#7: Offer a reward
The past two tips have suggested offering students some kind of reward for completing a task or spending a specific amount of time on a task. Why? Because rewards increase motivation to complete boring or difficult tasks.
Think about how you force yourself to clean the house. Do you
- crank the tunes
- give yourself half an hour of uninterrupted reading time and a cup of tea afterward
- bank the $50 a cleaner would have cost and put it towards your holiday fund?
These are all strategies that motivate you to do the boring chore of cleaning the house. Teens and tweens are also driven by immediate gratification and rewards. Great rewards to offer students include
- Time to talk to friends during class
- Free time during class
- Creative tasks such as coloring and drawing
- Positive feedback to parents or carers
- No homework for a set amount of time
- Choice of one of the activities in the next lesson
- Movie or video clip at the end of class
- Listening to music during class (perhaps during the next ‘focus block’)
Having something forward to is a great way to increase motivation to complete those boring or unpleasant tasks, even for teens.
#8 Learn to manage emotions
Another tip for avoiding procrastination is learning how to manage emotions. Often the reason we procrastinate is to avoid something difficult, unpleasant, or boring. The feelings about the task are often bigger than the actual task itself.
By learning to manage the feelings associated with the task, students are more likely to see that the roadblock to doing it is not the amount of time they have, but the feelings they have about it.
Easy ways to try this in class include:
- Getting students to write down three feelings they have about the task, and then throw them in the bin and get started
- Do five big sigh breaths and then get started
- Say what they are feeling, set a timer, and then get started
- Write down their feelings and why they might feel that way, and then get started
You’ll notice that at the end of these strategies is always ‘and then get started’. This is important because you’re training your students to acknowledge that they are bored, scared, frustrated, overwhelmed, or any other feeling, and then to do the task anyways.
Once students realize that they can have negative feelings, acknowledge them, and then get to work anyways, they are more likely to try that strategy for avoiding procrastination again in the future.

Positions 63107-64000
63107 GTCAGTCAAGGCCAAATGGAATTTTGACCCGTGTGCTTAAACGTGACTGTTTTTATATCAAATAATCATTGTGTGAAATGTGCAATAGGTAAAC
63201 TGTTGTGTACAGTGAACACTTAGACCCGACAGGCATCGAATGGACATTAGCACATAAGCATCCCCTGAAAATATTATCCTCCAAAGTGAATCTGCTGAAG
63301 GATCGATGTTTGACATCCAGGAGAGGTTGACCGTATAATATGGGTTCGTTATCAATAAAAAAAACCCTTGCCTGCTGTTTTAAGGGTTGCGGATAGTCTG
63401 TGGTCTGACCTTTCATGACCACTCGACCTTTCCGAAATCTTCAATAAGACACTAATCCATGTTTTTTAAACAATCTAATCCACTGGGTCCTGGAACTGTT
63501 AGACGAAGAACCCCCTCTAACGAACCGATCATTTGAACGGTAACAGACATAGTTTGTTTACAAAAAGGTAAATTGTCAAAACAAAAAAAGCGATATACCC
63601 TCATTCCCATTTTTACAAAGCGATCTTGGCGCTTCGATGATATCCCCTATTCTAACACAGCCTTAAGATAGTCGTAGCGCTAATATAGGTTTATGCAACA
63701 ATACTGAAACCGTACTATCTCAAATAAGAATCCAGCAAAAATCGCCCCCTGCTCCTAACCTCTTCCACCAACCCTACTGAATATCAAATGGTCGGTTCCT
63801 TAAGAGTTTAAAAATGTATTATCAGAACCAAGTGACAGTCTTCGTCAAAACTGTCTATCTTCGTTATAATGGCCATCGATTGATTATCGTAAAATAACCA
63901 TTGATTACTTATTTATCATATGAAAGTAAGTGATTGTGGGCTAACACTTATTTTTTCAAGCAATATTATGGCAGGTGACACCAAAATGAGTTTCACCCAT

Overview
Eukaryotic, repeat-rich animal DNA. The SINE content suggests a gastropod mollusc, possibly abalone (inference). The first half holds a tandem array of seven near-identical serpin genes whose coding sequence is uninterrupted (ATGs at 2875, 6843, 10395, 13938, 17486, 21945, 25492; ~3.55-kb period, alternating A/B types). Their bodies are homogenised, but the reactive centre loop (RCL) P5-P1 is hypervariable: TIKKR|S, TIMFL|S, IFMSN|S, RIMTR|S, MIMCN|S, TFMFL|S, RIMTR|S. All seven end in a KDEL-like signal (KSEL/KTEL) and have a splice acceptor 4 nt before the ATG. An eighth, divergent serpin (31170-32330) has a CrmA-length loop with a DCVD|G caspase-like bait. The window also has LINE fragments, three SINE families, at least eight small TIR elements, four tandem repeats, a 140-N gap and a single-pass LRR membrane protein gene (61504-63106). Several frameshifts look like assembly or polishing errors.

#9- Re-evaluate what is working
So you and your students have been using these tips for avoiding procrastination but not all of them work. That’s great!
Why? Because knowing what works and doesn’t work for your students (and them knowing that about themselves) is a huge step forward over being paralyzed in the procrastination stage.
Once your students know what works for them you can redirect them to those strategies whenever you feel like they are procrastinating. Or, you can try and see what strategies are not working and why that may be the case.
Either way, having a bank of strategies that you and your students can draw on to avoid procrastinating is a bonus!
#10: Make a new plan if it’s not working or a situation changes
This tip applies mostly to the tips for avoiding procrastination using time management strategies such as doing a time audit, creating a plan, and prioritizing tasks. Sometimes that plan that works for us some weeks doesn’t work other weeks. And that’s ok.
Learning how to adjust our plans is an important skill for managing study time, and students learn this through experience.
But, students will often need help to identify what has changed in their schedule and why it is not working.
You have a few ways that you can do this, but this would be time-consuming to do with every student, so keep in mind that you might need to give general advice and then offer to follow up with students who want more help.
Ways that you could do this include
- Creating a fictional scenario about Sally who is struggling to keep up with her work this week when last week was easy, and then modeling how to find the problems and what to do about them
- Have small-group discussions about what’s working, what’s not working, and strategies students could use to help
- Do a quick five-minute conference with two students every class and see how they’re going with the strategies
- Have students do a self-reflection. This could be a poster, a mind map, or a cartoon. It doesn’t really matter what it is, but get them to hand it in. Then skim through their work and identify which students may need additional help.
Bonus tip for how to stop procrastinating
One of my favorite ways to teach students how to stop procrastinating is to show them the Crash Course Study Skills video about procrastination.
The video is great because it explains why people procrastinate and ways to avoid procrastination.
I also love it because I have these handy-dandy worksheets that I can whip out whenever I want to run a mini-lesson on avoiding procrastination.
Because they’re so versatile, I can use them in so many ways, including
- Giving them to a substitute teacher for an easy lesson prep when I’m sick
- Using them for a mini-lesson when working on an assignment
- As part of life skills or study skills lessons
- An easy homework task for students
- As an activity on those hard-to-plan-for days when you know lots of students will be absent
- To send home with individual students who may need a little extra help with managing their study time
Are we missing something?
Have I forgotten an awesome overcoming procrastination tip? Do you know of any other ways to avoid procrastination?
Let us know! Leave a comment on our Facebook or Instagram pages with your favorite tip for how to stop procrastinating.